Socialist Worker

Right’s ability to smear left as antisemitic weakened at Labour conference

by Rob Ferguson
Issue No. 2574

Corbyn declared his support for Palestinian rights at the Labour Party conference

Corbyn declared his support for Palestinian rights at the Labour Party conference


In a high point of his speech to Labour conference last month, Jeremy Corbyn affirmed his solidarity with the Palestinian people.

To loud shouts of approval from the floor, Corbyn declared, “Let’s give real support to end the oppression of the Palestinian people, the 50-year occupation and illegal settlement expansion.

“And move to a genuine two-state solution of the Israel-Palestine conflict.”

This was not the only development as over 300 people attended a launch meeting of Jewish Voice for Labour (JVL). It’s an organisation of Jewish Labour Party members who are opposed to any attempt to conflate anti-Zionism or criticism of Israel with antisemitism.

The meeting far exceeded the organisers’ expectations.

Unite union general secretary Len McCluskey and Aslef train drivers’ union president Tosh McDonald both attended the meeting. They said they would ask their unions to affiliate to JVL.

David Rosenberg from the Jewish Socialist Group captured the spirit of the event. He concluded his speech with the words of Marek Edelman, the last surviving commander of the 1944 Warsaw Ghetto Uprising against the Nazis. “To be a Jew means always being with the oppressed, never with the oppressors,” said Rosenberg.

On conference floor, Jewish speakers who insisted Jews spoke with many voices were met with applause. Leah Levane from Hastings and Rye Constituency Labour Party (CLP) told the conference, “The Jewish Labour Movement have every right to organise in the Labour Party.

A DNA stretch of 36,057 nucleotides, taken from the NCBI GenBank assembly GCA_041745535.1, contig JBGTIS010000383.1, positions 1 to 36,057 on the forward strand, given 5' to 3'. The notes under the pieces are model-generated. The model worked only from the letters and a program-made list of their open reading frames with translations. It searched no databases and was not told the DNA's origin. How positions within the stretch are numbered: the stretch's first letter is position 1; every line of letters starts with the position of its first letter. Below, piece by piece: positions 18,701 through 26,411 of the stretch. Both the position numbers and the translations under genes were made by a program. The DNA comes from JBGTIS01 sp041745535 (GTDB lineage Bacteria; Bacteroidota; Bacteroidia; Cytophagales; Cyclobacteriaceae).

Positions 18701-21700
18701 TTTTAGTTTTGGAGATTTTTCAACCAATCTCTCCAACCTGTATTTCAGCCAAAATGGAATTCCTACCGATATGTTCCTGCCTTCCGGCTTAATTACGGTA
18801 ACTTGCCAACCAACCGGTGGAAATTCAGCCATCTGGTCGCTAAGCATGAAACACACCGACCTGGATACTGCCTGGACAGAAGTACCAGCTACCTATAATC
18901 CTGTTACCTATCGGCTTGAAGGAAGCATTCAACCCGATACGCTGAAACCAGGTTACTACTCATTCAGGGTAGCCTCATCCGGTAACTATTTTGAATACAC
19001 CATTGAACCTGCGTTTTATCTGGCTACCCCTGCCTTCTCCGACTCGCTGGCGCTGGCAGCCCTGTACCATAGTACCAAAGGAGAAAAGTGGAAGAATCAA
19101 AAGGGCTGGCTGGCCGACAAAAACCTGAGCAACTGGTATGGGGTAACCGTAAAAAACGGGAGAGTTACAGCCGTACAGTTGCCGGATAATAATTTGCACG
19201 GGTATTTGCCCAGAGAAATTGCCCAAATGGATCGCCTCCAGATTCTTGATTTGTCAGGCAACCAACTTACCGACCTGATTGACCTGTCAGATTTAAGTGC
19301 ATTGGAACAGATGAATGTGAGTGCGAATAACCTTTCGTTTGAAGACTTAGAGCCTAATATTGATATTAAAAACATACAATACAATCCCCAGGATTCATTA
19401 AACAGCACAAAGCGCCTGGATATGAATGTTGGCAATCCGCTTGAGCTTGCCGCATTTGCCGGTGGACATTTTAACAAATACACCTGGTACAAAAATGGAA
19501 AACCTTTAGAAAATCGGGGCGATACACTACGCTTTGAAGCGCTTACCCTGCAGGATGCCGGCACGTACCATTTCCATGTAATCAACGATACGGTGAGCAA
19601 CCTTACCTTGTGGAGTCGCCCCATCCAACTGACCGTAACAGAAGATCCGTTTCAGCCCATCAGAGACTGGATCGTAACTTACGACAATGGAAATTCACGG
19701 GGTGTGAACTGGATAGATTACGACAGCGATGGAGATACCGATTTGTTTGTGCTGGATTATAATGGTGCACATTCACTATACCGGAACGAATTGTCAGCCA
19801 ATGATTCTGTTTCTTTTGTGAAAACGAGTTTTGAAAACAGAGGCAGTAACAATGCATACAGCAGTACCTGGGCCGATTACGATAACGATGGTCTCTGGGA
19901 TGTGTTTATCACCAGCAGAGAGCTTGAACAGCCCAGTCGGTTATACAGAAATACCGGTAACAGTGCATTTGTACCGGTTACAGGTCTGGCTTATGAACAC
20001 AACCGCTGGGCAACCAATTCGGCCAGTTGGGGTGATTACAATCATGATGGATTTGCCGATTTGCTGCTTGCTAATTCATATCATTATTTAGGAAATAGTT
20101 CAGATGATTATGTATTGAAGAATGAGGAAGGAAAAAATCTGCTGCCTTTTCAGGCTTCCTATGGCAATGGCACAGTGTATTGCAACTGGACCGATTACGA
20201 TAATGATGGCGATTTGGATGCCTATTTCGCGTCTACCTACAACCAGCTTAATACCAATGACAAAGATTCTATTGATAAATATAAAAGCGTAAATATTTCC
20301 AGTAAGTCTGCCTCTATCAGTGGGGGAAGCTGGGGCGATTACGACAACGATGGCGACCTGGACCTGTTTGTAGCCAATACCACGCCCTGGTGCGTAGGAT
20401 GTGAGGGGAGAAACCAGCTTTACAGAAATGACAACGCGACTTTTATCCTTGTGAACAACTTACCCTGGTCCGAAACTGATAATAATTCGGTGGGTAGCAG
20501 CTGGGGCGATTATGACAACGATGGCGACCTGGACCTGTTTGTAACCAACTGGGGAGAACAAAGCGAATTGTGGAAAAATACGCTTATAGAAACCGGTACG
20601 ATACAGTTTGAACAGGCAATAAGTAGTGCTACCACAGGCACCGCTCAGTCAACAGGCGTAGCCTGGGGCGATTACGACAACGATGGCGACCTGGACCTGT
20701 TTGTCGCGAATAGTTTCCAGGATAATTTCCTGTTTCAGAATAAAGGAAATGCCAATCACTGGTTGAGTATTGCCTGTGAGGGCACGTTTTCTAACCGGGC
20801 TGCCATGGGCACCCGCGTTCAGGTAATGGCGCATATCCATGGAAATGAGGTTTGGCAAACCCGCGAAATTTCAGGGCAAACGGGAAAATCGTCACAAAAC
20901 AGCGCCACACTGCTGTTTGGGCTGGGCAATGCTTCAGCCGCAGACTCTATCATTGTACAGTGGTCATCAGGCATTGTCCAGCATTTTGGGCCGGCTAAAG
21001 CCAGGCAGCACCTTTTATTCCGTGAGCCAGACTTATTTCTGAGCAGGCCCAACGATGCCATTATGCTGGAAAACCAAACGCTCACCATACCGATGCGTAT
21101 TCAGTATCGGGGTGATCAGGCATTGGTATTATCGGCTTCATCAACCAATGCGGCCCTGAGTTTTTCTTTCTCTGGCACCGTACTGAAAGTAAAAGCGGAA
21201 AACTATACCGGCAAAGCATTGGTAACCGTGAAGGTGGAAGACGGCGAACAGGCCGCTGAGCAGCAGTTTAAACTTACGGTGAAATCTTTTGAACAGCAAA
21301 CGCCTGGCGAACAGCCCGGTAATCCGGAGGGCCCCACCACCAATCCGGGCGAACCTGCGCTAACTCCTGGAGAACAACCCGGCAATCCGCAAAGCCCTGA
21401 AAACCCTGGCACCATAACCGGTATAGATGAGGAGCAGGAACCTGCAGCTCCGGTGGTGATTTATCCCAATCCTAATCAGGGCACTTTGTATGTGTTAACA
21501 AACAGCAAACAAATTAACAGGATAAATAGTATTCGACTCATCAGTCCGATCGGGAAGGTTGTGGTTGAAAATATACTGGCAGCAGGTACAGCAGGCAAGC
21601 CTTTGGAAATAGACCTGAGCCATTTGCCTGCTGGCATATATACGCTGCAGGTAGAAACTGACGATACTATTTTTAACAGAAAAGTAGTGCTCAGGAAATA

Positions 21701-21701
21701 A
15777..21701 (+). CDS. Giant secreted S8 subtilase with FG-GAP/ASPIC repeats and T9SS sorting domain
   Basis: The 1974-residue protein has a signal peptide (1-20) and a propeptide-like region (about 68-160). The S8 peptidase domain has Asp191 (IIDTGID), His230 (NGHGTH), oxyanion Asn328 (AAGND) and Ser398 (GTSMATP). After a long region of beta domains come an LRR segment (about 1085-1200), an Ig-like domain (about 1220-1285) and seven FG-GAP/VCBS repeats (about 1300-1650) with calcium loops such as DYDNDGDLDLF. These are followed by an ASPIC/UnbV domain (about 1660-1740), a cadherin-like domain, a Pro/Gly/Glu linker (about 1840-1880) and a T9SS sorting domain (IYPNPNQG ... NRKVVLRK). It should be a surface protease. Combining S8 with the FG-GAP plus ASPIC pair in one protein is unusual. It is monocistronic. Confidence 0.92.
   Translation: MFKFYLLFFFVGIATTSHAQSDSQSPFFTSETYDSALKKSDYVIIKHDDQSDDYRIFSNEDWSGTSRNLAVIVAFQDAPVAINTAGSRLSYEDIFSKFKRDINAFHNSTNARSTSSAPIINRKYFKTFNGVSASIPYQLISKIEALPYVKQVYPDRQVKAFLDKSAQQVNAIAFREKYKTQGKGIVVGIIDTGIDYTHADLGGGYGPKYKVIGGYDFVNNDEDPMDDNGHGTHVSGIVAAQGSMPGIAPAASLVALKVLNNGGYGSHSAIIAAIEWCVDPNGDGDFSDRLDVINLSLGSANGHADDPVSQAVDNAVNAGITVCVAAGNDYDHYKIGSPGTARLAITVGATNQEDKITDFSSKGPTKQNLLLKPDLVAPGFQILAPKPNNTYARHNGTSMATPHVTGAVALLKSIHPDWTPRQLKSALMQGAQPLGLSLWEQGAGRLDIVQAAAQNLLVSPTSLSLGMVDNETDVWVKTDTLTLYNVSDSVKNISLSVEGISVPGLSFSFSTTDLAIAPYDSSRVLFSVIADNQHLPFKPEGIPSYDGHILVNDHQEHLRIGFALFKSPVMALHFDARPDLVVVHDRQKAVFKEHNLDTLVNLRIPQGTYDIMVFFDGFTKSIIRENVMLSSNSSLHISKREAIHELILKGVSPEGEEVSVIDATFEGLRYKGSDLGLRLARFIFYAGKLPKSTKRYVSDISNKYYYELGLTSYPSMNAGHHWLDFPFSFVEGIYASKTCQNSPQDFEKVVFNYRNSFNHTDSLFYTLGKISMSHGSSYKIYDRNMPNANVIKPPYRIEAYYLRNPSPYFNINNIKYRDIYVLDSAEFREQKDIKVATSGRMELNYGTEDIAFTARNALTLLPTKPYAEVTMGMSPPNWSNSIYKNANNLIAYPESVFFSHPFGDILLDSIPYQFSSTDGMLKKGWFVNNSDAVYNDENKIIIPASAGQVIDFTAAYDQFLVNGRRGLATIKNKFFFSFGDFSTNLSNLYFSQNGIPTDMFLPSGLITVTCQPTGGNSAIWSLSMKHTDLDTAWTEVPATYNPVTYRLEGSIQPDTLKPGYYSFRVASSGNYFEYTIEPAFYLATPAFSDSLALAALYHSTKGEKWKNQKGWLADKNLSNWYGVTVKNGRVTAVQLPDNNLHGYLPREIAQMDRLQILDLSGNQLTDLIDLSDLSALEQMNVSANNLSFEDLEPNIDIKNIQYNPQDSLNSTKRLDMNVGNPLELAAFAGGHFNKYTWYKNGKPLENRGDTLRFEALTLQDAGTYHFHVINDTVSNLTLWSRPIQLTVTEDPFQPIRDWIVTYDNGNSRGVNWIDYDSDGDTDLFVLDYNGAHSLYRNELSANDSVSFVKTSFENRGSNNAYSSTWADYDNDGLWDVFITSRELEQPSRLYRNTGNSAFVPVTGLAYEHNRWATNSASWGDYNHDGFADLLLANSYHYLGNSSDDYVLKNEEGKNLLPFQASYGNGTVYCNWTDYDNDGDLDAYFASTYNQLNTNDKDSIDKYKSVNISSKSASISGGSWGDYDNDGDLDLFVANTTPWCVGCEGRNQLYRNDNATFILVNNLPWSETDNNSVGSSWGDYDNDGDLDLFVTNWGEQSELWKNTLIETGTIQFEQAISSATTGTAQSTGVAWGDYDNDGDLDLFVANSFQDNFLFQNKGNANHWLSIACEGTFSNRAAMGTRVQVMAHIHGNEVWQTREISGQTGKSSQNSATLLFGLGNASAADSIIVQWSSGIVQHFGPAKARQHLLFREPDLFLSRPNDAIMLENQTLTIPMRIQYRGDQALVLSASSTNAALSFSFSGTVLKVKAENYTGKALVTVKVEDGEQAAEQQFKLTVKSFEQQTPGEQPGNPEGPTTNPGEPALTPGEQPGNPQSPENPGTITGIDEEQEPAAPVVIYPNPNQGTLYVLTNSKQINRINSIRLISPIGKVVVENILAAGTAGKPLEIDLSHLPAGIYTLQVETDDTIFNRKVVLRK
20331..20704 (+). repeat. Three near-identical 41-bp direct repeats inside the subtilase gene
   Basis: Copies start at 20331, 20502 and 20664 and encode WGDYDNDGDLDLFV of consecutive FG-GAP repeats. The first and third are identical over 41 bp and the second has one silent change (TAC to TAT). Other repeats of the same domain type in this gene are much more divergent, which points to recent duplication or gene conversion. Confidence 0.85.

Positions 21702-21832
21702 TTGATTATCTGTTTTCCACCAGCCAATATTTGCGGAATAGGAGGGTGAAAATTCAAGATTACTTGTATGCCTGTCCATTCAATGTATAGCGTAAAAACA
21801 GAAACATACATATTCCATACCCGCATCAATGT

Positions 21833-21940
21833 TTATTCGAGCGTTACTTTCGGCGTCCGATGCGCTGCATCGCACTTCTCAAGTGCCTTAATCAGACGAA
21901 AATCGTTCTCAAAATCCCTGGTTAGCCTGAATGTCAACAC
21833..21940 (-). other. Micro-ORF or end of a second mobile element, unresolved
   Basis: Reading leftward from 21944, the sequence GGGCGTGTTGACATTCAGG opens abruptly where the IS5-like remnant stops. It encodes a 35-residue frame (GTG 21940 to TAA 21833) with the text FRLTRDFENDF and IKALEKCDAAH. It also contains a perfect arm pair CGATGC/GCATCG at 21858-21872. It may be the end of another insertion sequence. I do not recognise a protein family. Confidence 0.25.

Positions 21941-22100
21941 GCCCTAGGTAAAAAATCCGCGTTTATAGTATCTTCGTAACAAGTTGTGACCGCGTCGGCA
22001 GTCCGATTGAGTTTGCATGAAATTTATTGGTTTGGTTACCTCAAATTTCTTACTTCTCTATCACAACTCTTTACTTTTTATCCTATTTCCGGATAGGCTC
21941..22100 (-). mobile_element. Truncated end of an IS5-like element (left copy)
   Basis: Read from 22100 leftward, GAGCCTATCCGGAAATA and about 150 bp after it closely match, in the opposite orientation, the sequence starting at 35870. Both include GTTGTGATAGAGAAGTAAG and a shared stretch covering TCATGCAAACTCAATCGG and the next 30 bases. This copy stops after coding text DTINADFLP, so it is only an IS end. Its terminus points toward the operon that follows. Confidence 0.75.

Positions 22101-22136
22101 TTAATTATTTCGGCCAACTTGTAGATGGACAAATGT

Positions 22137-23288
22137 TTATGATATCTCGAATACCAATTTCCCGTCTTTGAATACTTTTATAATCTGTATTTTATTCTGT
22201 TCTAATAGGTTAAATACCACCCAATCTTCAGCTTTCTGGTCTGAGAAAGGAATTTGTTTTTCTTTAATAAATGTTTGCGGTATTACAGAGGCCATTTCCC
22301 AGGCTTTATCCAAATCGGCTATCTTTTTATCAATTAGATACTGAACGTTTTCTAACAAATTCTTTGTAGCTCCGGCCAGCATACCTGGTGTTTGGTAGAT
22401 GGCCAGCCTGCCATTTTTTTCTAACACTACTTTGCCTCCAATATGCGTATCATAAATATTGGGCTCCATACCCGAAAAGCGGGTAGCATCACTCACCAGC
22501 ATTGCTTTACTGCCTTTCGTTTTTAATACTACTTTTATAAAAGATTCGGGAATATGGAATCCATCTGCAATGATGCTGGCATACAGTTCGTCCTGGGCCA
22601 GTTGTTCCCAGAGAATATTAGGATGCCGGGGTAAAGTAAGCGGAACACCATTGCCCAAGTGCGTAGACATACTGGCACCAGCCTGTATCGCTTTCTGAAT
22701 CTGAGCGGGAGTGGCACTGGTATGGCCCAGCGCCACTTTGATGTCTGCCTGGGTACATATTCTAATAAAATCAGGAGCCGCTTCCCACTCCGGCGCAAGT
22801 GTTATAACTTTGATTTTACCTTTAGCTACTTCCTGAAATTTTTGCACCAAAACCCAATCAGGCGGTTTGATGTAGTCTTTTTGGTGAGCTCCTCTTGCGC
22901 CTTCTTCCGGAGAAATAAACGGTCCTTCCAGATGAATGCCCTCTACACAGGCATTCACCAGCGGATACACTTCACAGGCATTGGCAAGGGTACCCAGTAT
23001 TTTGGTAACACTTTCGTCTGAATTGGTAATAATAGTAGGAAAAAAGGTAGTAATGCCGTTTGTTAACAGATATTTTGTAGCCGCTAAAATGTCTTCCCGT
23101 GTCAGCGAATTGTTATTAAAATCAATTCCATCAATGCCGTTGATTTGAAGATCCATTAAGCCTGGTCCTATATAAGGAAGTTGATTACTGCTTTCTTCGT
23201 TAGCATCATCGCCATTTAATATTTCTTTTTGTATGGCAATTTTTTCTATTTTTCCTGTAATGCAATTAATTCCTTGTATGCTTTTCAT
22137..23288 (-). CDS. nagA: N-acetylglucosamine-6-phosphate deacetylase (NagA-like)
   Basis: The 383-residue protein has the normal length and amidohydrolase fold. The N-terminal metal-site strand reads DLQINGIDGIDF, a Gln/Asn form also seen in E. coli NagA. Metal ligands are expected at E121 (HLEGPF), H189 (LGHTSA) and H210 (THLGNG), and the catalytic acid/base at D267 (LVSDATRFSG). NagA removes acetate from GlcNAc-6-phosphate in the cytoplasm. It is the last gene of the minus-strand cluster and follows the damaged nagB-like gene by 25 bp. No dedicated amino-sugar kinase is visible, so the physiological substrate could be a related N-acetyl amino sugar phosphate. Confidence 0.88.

“The right they do not have is to speak for me.”

Criticised 

Naomi Wimborne-Idrissi from Chingford and Woodford Green CLP in east London criticised the leadership of the Jewish Labour Movement (JLM). The pro-Israel group has laid repeated charges of antisemitism against the left.

Wimborne-Idrissi said the JLM would have “a bit more credibility if it did not spend so much of its time running to the Daily Mail and Daily Telegraph with stories”.

The leadership of the JLM continued their attacks on the left during conference.

Absurdly, JLM chair Jeremy Newmark demanded Wimborne-Idrissi be disciplined. He claimed that her comments about the JLM speaking to the Mail and Telegraph newspapers were antisemitic.

The JLM also attacked a fringe meeting held by Free Speech on Israel, where Israeli army veteran Miko Peled spoke. He dangerously suggested the Holocaust should be a subject of debate on grounds of free speech.

Peled is mistaken if he thinks free speech should extend to Holocaust denial, but it’s clear that he himself is no denier.

But the JLM was forced to radically modify a rule change proposal, which would have originally conflated criticism of Israel with antisemitism. The JLM will clearly still seek to exploit the rule change to attack the left. But their position has been challenged both by the JVL’s formations and the left’s general advance.

The left need to fight to consolidate their position by further isolating the witch hunters over free expression on Israel and Palestine. And there must be unity against the real threat to all Jews—the far-right and fascists and the state-sponsored Islamophobia that fuels their rise.

That battle cannot be restricted to the Labour Party. It requires the building of a mass movement against all forms of racism, against the far-right and fascists. 


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